A common issue brought up by my clients is whether or not their partner is exhibiting signs of sexual addiction or out of control sexual behavior. But the definition of truly out of control sexual behavior is not as broad as some may feel it should be. In the psychological sphere, out of control sexual behavior comprises actions or thoughts that feel out of control for that individual, so this could be an addiction, a compulsion, or other behavior that negatively and repeatedly makes a negative impact on that person’s life. Keep in mind that feeling out of control and being out of control are different things. Let’s talk about how to treat these issues.
How to Tell If Your Behavior Is Out of Control
The difference between exercising and losing control is significant. If someone feels like they are out of control, but manages not to indulge their sexual behavior in public or when other people are around, they are still exerting some amount of discipline. If someone is maintaining a bit of restraint, they can use the same strategies (e.g., distracting themselves by engaging with a friend or focusing on a project), to regain more control over their lives.
It’s imperative to differentiate addictive and compulsive behavior as separate from poor decision-making. When we label someone as having a disorder, it can have the reverse effect as desired. They may not feel as well-positioned to advocate for themselves and seek long-term help and may act out more. The label can make those who are struggling with these issues feel resigned to their fate or hopeless.
Indeed, sometimes people will fall into a disordered category of sex addiction, and that needs to be addressed. But those who are misdiagnosed or assumed to have a disorder can find the label very limiting. Jumping to conclusions is never the right path toward mental health. But sometimes it occurs because the label can be comforting to the partner who was cheated on or otherwise hurt by the sexual behavior. It often feels better to think that your partner has a disorder than to know that they chose their pleasure over your trust.
Broken Boundaries Versus Out of Control Behavior
In every relationship, sexual boundaries are necessary. If you haven’t discussed what your boundaries are, you’re likely headed for a bit of disappointment. That’s because relationships are so different, and what might feel like a complete betrayal to one person could be completely fine for someone else. The first step to ensuring your relationship is safe from out of control behavior is to talk about what is okay versus what is not. Try to be realistic, especially if you’d like this relationship to be long-term. But, also be candid about what makes you uncomfortable versus what is completely off the table.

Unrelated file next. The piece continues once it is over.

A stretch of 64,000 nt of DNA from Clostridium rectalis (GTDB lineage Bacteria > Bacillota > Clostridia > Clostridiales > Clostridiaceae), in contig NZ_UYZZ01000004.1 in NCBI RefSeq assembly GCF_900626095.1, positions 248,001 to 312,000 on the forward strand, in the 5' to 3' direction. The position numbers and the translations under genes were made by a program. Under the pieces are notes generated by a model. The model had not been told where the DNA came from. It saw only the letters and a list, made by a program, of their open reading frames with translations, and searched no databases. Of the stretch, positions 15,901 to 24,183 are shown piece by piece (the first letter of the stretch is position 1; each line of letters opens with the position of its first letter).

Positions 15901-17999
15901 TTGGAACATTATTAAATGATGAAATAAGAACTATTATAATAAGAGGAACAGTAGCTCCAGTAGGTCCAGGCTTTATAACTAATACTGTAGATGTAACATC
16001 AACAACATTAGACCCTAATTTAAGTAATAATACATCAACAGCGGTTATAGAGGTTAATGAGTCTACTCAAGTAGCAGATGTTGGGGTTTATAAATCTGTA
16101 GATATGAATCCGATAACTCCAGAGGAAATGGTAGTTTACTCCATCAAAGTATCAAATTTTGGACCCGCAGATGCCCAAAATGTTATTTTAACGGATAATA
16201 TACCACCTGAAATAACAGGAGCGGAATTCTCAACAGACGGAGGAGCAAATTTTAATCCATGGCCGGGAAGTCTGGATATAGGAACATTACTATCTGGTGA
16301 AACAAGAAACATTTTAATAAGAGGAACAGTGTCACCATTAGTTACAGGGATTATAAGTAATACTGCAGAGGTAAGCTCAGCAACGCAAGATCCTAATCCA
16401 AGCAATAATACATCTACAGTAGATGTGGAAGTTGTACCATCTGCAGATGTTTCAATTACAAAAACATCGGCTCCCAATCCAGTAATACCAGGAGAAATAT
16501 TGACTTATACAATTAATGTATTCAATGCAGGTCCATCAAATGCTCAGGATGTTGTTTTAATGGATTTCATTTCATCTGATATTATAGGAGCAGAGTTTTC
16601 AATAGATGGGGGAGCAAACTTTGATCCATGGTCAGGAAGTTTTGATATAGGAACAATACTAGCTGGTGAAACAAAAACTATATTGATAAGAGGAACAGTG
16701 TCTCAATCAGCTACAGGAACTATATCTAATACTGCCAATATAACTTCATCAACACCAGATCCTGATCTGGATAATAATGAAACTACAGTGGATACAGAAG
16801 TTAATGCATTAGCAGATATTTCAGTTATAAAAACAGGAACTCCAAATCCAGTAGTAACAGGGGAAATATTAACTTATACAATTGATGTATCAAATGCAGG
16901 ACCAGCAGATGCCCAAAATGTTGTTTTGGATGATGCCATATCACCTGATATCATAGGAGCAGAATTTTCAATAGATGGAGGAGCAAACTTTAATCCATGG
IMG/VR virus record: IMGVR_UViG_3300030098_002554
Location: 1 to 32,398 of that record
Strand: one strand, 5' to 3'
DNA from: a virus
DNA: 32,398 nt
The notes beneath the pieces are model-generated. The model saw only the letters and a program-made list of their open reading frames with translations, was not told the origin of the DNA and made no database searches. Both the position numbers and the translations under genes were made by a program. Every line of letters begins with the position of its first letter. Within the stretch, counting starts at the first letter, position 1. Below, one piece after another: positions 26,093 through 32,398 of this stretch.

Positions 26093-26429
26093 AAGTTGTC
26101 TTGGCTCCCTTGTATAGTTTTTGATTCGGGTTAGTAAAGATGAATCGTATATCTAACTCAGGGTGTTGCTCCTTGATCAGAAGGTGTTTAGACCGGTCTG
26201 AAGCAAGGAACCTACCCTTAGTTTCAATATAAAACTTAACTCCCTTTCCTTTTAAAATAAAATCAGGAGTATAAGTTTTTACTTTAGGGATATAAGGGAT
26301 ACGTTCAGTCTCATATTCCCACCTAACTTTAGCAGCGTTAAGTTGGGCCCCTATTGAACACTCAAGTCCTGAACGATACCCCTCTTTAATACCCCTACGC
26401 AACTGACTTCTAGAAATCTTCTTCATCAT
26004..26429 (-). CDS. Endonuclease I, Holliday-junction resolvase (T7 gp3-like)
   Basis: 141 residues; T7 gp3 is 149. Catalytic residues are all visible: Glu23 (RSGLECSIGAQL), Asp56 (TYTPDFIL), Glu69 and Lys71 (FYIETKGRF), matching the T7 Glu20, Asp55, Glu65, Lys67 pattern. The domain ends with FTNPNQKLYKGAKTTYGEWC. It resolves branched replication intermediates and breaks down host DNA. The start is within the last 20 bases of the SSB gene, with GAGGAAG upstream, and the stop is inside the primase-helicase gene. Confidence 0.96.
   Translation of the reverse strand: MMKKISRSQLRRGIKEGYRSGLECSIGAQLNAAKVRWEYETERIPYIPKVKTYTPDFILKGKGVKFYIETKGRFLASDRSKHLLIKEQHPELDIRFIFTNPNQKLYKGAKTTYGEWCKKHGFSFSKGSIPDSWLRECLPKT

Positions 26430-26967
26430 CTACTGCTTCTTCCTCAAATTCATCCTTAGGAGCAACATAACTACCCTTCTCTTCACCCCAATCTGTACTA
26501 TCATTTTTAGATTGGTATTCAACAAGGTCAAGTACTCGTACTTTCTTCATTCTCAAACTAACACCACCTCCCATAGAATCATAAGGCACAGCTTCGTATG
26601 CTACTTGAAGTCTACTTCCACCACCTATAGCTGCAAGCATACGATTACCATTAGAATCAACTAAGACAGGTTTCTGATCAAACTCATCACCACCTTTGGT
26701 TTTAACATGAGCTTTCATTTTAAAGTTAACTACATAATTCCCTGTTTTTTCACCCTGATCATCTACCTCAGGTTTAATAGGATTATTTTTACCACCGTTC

When you are with someone for a very long time, you’ll have to distinguish between their thoughts and behavior. Thoughts are difficult to control, and it isn’t very likely that you’ll find someone who will want only you sexually forever—including in their fantasy world. They may have sexual thoughts about others, but if monogamy is how you’ve defined your sexual boundaries, as long as they choose you for real intimacy, you have a bright future.
Value Disparities Versus Out of Control Behavior
Sometimes, people will assume their partner has a sexual addiction when, overall, it’s very normal sexual behavior. People with backgrounds in certain religions may come to couples therapy because their partner looked at pornography. While this is not indicative of sexual addiction, to them, the behavior feels so egregious that they assume they will get diagnosed with a disorder. However, what the couple needs most is to have a conversation about the kind of behavior they can both agree to going forward. Reconciling their religion with their sexuality is a struggle for anyone coming from a conservative upbringing, but it is possible as long as you work together with open minds.
Sexual Addiction and Stigma
Sometimes, people with sexual disorders face such shame that it can be hard for them to fully communicate or express their sexuality in a healthy way. One very effective solution is group therapy. Stigma and shame are no match for meeting other people who have been where you are and successfully moved through to the other side.
If you have questions about whether you or your partner has a sexual addiction, find a therapist you trust who can work with you toward a long-lasting solution.
Bio: Dr. Nazanin Moali is a clinical psychologist and sex therapist in the Los Angeles area. She works with various individuals to understand and improve their sexuality. Dr. Moali conducts personal consultation sessions in her Torrance and Hermosa Beach offices, or via a secure, online video-counseling platform. Click here to download the 101 Ways to Keep Your Relationship Hot checklist.